Adams could be building a model for saving other beautiful places – say, in rural Newfoundland, New Zealand or Africa. The old model was based on government-funded parks or non-profit groups wringing donations out of philanthropists. But Adams says there is only so much money available to non-profits – and governments are stretched.
There is, however, a vast supply of profit-seeking investors – and adventure-seeking tourists. He has enlisted about 50 such investors, who have injected $23-million so far in his $30-million fund. This is not raw capitalism masquerading as do-goodism, he asserts. “Our capitalism-conservation is absolutely protecting places that wouldn't be protected otherwise,” he says.
At Melimoyu and its sister resort, Valle California, an Andean river-valley site about an hour by helicopter to the northeast, it's as if Charles Darwin conspired with Ralph Lauren to create a vacation spot.
After energetic walks through lush jungles and horseback rides along rugged buttes, we retire in tastefully appointed lodges with milk-washed walls and earth-toned decor accented with antique trunks and seashells. The iPod decks play Alison Krauss and Van Morrison as you indulge in a hot-tub soak and a constant stream of pisco sours, the tart South American libation.
Over at Valle California, guests stay in cozy circular yurts with a comfort level not found in Mongolia. The roof point of each yurt is topped by a transparent covering that permits guests to lie back and catch a piece of the spectacular star show – although it is much better to step outside to get the full glory.
The resorts, which at this point can each accommodate about a dozen people in total, also sport professional chefs and gourmet dining (think fresh-caught lightly seasoned abalone, platters of fresh fruit and vegetables, filet mignon, hearty caldo de congrio – the local eel soup delicacy, and, of course, fine Chilean wines), as well as helicopter rides to glaciers to drink scotch splashed over 3,000-year-old ice. I was looking around for the 3,000-year-old scotch, as well, but Johnny Walker filled the bill.
Earlier this month, when I visited, Patagonia Sur stood at a turning point in its evolution. In its first three years, the business focused on selling lifetime club memberships to perennial visitors. Next year, sensing where the big demand lies, it will tilt toward vacationers who plan perhaps one lifetime visit to Patagonia, and fly under the name Patagonia Sur Wilderness Lodges.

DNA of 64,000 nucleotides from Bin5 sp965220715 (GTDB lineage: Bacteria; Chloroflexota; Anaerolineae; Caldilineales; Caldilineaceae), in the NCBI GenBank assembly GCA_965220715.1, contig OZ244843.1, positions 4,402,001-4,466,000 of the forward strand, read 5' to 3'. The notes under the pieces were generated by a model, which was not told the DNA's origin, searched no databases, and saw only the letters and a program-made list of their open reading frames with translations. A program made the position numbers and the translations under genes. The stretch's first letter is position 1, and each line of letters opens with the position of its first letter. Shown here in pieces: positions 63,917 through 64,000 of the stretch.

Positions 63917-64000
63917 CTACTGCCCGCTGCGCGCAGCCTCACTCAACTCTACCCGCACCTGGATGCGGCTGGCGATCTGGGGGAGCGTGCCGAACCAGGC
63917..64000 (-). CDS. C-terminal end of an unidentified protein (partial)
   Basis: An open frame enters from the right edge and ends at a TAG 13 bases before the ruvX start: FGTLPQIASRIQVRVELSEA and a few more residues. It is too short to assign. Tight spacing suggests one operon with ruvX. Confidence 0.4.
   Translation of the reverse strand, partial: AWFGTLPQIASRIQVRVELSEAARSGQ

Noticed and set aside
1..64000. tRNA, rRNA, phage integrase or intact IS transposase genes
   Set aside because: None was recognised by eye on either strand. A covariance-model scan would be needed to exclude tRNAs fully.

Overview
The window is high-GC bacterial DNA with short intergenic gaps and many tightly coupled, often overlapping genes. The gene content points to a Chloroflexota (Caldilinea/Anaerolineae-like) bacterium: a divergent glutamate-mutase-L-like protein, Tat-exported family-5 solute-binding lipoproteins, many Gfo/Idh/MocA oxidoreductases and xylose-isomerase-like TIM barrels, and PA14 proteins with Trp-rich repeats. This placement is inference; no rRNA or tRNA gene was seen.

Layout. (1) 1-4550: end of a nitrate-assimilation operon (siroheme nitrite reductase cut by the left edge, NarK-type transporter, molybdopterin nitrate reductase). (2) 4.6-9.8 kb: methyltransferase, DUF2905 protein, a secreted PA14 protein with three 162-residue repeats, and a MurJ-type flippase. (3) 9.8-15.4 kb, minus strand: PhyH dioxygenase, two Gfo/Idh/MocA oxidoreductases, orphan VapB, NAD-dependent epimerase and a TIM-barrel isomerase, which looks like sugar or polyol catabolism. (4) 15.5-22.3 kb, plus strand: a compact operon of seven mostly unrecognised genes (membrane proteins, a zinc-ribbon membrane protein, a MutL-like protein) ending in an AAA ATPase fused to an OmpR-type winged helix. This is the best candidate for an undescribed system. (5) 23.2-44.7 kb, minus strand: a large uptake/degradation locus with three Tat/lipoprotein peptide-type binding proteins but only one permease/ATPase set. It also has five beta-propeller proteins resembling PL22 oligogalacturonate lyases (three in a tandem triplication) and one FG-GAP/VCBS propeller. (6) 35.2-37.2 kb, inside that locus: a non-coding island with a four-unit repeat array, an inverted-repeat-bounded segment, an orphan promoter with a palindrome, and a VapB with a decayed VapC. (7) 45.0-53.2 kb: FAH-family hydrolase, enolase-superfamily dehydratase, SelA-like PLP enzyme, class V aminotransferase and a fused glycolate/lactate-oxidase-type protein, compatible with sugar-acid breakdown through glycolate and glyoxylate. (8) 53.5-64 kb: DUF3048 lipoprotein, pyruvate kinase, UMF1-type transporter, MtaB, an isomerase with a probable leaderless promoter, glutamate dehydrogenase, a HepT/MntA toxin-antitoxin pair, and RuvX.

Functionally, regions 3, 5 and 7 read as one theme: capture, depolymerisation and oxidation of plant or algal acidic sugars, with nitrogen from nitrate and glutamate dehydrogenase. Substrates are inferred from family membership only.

Though volatile weather is always a factor in these mountain and ocean settings, my voyage to Melimoyu was relatively easy – a two-hour flight from Santiago to Puerto Montt, a bustling salmon-fishing centre. I cooled my heels for a couple of hours before our pilot got the go-ahead for the final hour's flight into Melimoyu. The Cessna cleared the clouds, providing stunning glimpses of Patagonian inlets and islands before alighting at an airstrip near the resort.
After a couple of days of exploring the lush greenery in search of Darwin's Frog and various bird species, I was whisked by helicopter up to Valle California, where I grasped the full potential of Patagonia Sur to deliver diverse ecosystems. I was soon riding high astride Matungo, a placid brown horse with a disconcerting habit of gobbling clumps of grass at every stop in the action. On a short ride across the pampas, we stopped at a vacant gaucho cabin that looked frozen in time, with dusty saddles, narrow cots and spectacular mountain views.
At both Melimoyu and Valle California, the helicopter transported me high above the trees and rivers to massive glaciers nearby. The contrast with the rain forest below couldn't be more pronounced than it is at Melimoyu's volcanic peak, but nothing prepared me for the sheer wonder of the glacier near Valle California – the perfect turquoise lake below and the amazing moonscape above, with the glacier's eerie crevices and giant folds of marshmallow ice.